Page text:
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Appeals court favors woman's post-hysterectomy disability claim


The estate of a woman who was denied long-term disability benefits after she underwent a hysterectomy may be entitled to those benefits, a federal appeals court ruled Thursday.

Christine Cannon, formerly an employee with PNC Financial Services Group Inc., filed a claim with the firm in December 2012 for long-term disability benefits after experiencing “abdominal and pelvic pain” after undergoing a hysterectomy a few months before, according to the opinion by the U.S. Court of Appeals for the Sixth Circuit in Cincinnati.

Ms. Cannon said she could not work because sitting was painful, according to the opinion.

Ms. Cannon's claim was initially approved by Liberty Life Assurance Co. of Boston, the plan administrator, but her benefits were discontinued in mid-April 2013 “on the basis that she no longer met the plan's definition of disability,” according to the appeals court's opinion.

To qualify for long-term disability benefits under PNC's plan, the employee must be “unable to perform the material or essential duties of your own occupation as it is normally performed in the national economy,” according to the opinion.

Ms. Cannon sued to recover long-term disability benefits under the Employee Retirement Income Security Act of 1974.

In a letter, Ms. Cannon's doctor explained that “She was diagnosed with pudendal neuralgia as well as pelvic floor muscle dysfunction and these conditions are associated with pain with sitting, and it is not possible for the patient to perform a job that requires that she sit.”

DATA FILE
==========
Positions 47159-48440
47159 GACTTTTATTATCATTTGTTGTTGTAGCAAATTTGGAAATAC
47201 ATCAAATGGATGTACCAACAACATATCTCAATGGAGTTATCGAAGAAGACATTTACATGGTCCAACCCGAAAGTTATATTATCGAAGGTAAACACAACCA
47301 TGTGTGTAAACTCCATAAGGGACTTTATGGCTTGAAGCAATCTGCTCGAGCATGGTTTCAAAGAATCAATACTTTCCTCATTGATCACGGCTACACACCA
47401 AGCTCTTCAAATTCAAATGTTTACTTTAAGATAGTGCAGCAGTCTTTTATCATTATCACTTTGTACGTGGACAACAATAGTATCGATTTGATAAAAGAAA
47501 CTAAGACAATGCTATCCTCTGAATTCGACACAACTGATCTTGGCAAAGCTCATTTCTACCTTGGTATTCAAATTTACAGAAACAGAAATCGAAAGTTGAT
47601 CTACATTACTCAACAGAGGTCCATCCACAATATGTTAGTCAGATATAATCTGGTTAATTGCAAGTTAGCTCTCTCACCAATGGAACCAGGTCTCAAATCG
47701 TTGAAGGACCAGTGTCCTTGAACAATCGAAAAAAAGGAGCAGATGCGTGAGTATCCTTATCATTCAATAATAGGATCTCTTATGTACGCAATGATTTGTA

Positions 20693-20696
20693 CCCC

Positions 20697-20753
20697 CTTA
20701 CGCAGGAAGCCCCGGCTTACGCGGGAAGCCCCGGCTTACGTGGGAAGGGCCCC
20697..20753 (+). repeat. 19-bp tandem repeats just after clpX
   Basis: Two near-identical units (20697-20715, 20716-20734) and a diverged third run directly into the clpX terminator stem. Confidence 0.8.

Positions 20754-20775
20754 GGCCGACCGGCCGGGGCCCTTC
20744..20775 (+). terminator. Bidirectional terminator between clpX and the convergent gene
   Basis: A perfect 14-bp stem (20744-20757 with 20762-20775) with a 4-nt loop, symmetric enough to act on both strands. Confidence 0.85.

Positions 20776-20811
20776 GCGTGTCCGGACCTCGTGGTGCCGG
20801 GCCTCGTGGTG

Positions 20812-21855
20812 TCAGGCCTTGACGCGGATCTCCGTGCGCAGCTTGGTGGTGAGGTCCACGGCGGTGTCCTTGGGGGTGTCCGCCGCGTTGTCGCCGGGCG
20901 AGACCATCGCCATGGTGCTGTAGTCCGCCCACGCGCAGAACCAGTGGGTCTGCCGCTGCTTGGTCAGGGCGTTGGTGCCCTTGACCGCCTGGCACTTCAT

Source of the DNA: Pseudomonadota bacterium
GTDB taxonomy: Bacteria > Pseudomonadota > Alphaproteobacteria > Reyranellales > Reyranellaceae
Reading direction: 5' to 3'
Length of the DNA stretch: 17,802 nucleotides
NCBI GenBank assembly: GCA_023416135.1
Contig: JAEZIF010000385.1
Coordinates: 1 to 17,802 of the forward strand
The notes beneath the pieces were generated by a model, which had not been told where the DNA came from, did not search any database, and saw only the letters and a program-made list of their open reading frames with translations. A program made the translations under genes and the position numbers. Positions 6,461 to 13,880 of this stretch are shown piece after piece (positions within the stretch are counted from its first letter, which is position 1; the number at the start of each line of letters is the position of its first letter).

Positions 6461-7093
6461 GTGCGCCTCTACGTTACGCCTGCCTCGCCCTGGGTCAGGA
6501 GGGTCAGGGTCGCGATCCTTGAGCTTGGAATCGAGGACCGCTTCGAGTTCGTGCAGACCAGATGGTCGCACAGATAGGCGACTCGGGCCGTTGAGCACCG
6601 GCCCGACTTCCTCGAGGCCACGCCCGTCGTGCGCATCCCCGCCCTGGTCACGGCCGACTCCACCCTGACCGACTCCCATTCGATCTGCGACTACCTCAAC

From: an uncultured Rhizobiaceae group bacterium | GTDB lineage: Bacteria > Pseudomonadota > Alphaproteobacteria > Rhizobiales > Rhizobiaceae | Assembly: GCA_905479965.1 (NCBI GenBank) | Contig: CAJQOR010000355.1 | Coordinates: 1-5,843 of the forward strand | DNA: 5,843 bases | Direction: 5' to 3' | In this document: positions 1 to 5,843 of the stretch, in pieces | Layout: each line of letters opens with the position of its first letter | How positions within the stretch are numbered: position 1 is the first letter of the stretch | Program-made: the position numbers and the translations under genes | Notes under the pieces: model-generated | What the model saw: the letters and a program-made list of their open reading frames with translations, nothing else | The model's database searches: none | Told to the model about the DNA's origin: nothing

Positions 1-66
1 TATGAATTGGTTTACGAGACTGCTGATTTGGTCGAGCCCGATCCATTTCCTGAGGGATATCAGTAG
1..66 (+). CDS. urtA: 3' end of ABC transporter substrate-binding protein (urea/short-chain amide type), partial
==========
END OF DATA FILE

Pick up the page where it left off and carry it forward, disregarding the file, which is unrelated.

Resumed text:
Despite the letter, the U.S. District Court for the Western District of Kentucky ruled in favor of the PNC Financial Services.

Finding that the decision of the lower court was “flawed,” the appeals court vacated the ruling and remanded the case to Liberty “for a full and fair inquiry into her claim for LTD benefits.”

“Liberty's decision to deny benefits was arbitrary and capricious for two reasons. First, Cannon asserted that she could not perform her job because her pelvic pain made her unable to sit. Liberty failed to consider that Cannon's two diagnoses — pudendal neuralgia and pelvic floor muscle dysfunction — are associated with pain while sitting … To fail to address them is an arbitrary and capricious denial of benefits,” the court wrote.

Secondly, the court continued, Ms. Cannon's doctor's “letter provided an explanation for Cannon's need for disability based on existing medical evidence—namely, Cannon's two diagnoses as a result of the recent surgery that he performed on her and that she was still recovering from—and should have been addressed by Liberty.”

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